Analogue Divider: a novel current-input voltage-output divider  was specially designed to carry out the division operation in formula (1). The circuit is shown in figure 4a).
With equal sized transistors in each row of the circuit, the division is actually performed by transistors M1, M2, M3 at the bottom layer, all of them being constrained to operate in the triode region. The drain-to-source voltage drops Vds of those transistors are matched thanks to common-gate connected transistors M4, M5, M6 that convey the same current. This is guaranteed by the upper PMOS cascode-mirror (M7 to M12). While Vb1 and Vbo are fixed bias voltages, transistor M3 gate voltage Vout is self-adjusted so that the drain current of M6 matches the current imposed by the PMOS cascoded-mirror branch M9, M12. In this way, the following relation holds :
Thus, if Vout is referred to Vbo a two-quadrant divider is obtained. Since this divider behaves as a transresistor, there is no need for extra interface converter circuits neither at the inputs  nor at the output [7, 8]. Figure 4b) displays some measured characteristics using a HP4145B equipment. Figure 4 c) illustrates the measured relative errors. The output offset (when IN=0) is lower than 1.6mV.
3. Experimental results
In the fabricated two-inputs, one-output, nine-fixed rules controller, there are three fuzzy labels available per input. Each four-parameters CFMF is 18-bits programmable (2x5 bits for knees and 2x4 bits for slopes).
Consequents' singletons are 5-bits programmable. Tail current Io was set to 10Ã‚ÂµA. Input voltages range from 1.5V to 4.5V. With Vbo=1.7V and Vb1=2.7V the output voltage ranges between those two values. Figures 5 a) and b) show the simulated and measured output surfaces respectively for a particular setting of the controller. The RMSE between these surfaces remains in 27mV (2.7%). Figures
5 c) and d) illustrate the relative error surface between measured and simulated output values and the distribution of these errors, respectively. Notice from the last figure that most relative errors are concentrated inside a band of Ã‚Â±3%. Also the dispersion between samples due to process fluctuations was characterized and the result from 6 measured prototypes is shown in figure 7 a). Varying from point to point at the output surface, the Standard Deviation features a peak of 62.5mV (6.25%) and a mean value of 35mV (3.5%).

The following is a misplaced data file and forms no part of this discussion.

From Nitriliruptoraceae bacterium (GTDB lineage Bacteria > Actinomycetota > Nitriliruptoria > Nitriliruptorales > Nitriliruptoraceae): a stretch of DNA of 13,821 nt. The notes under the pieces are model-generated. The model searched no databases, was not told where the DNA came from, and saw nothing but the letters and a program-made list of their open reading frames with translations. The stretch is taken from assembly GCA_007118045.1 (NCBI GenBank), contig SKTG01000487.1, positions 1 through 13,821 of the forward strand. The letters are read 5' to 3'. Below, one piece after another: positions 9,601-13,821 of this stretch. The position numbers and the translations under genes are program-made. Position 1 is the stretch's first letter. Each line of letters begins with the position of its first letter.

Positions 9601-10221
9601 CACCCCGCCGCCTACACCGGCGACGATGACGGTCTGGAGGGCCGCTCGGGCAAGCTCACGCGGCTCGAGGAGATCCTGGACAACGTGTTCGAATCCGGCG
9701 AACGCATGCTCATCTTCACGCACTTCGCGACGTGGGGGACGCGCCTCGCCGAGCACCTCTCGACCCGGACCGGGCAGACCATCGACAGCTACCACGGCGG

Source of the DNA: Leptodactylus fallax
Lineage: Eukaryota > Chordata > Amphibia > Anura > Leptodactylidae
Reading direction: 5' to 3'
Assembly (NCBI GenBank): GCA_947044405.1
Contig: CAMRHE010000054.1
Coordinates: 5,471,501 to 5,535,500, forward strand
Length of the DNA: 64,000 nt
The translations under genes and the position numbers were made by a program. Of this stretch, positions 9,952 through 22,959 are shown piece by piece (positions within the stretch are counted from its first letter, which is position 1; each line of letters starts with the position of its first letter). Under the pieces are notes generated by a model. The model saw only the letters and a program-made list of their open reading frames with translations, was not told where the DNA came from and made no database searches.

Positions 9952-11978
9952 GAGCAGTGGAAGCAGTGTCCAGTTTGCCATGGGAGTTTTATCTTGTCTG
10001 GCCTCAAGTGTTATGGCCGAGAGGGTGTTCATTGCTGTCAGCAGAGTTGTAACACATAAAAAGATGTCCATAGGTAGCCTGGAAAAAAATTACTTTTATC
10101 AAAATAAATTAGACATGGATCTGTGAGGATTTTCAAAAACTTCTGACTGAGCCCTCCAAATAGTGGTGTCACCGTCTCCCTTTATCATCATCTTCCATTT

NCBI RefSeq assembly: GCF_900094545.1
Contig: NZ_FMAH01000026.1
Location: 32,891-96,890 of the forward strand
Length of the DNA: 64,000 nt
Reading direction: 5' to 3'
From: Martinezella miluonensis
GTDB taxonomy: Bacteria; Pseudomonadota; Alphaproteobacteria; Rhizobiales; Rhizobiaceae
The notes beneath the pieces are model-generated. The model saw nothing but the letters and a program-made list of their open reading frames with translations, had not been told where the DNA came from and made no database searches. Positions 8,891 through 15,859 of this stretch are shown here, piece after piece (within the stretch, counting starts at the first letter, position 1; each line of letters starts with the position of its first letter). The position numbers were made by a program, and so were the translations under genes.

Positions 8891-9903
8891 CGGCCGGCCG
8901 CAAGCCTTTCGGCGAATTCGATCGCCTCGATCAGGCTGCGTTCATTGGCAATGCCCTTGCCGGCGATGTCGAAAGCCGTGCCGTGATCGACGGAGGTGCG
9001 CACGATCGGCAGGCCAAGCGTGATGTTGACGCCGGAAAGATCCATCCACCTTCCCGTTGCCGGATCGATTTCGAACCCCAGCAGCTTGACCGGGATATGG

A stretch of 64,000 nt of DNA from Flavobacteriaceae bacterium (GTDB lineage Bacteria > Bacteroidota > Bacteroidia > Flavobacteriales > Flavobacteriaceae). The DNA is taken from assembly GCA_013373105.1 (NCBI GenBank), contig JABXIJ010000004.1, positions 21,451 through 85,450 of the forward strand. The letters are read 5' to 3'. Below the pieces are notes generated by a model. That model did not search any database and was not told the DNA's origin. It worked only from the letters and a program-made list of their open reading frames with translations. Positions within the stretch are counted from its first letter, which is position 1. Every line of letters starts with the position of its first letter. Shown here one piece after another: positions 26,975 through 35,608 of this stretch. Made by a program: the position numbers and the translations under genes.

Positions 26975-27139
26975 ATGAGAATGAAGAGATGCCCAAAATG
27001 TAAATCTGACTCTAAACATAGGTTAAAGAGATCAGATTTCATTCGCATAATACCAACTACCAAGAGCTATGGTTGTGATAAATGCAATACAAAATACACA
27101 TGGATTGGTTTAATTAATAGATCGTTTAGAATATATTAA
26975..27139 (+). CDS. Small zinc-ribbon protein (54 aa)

The transient behavior of the controller was typified by measuring the total input/output delay for small and large step signals applied at one of the input while biasing the other with a constant voltage level. In figure 6 a) the amplitude of the input step was set to Vin = 500mVpp whereas the output reacts in 190ns (for the 90% of the steady state value) with a 100mVpp pulse. In figure 6 b) the former experience is repeated but making sweep one input along the whole voltage input range (Vin = 3V). In this case a 500mVpp pulse is settled at the output in 450ns (90%). Therefore, the speed of the controller ranges from
2.22 to 5.26 Mflips for an estimated output load capacitance of CL=13pF. Extrapolating these results for CL=5pF the delay should range from 125ns to 235ns. Consequently up to 8 Mflips would be achieved inside the chip. This last feature must be taken as a proof of the optimal strategies adopted for the design, namely: the avoidance of intermediate voltage-to-current and/or current-to-voltage converters, the reduced complexity of the defuzzifier and the simplicity of the divider. Figure 7 b) shows the microphotograph of the controller. Its core occupies 3040 x 1500 Ã‚Âµm2 including digital storage circuits that represent almost the 50% of the total area. The measured power consumption rises to 13.4 mW (core: 8.4mW - buffer: 5mW) for Vdd=5V. Table 1 summarizes the attained performances in this prototype.
It has been shown that Mixed-Signal techniques can trade accuracy for a flexibility improvement while holding the advantages of the analogue circuits for massive, parallel and fast computation together with the feasibility of digital circuits for storage. The employment of widespread digital memory circuits to store the digital representation of the controller's parameters simplifies extremely the on-chip programming strategy for implementing in a standard CMOS technology. In this way, our prototype behaves as a static RAM for programming purposes whereas signal processing is carried out in the analog domain with a reasonable resolution. Sharing functional operators, particularly fuzzifiers labels and consequents weighting D/A, and performing optimal blocks interfacing by the avoidance of intermediate signal converters (i.e.: current-to-voltage and/or voltage-to-current converters), have played an important role during the design step. Practiced in depth these general guidelines led to an improved modularity, reflected in smaller silicon area, lower power consumption, reduced storage capacity needed and even shortened internal delays. Experimental results confirm that this controller is suitable for low-power embedded subsystems for applications with bandwidths below 8Mhz. The use of fast controllers with small number of rules has been reported in several real-time analog applications    and their requirements are fairly fulfilled by this prototype.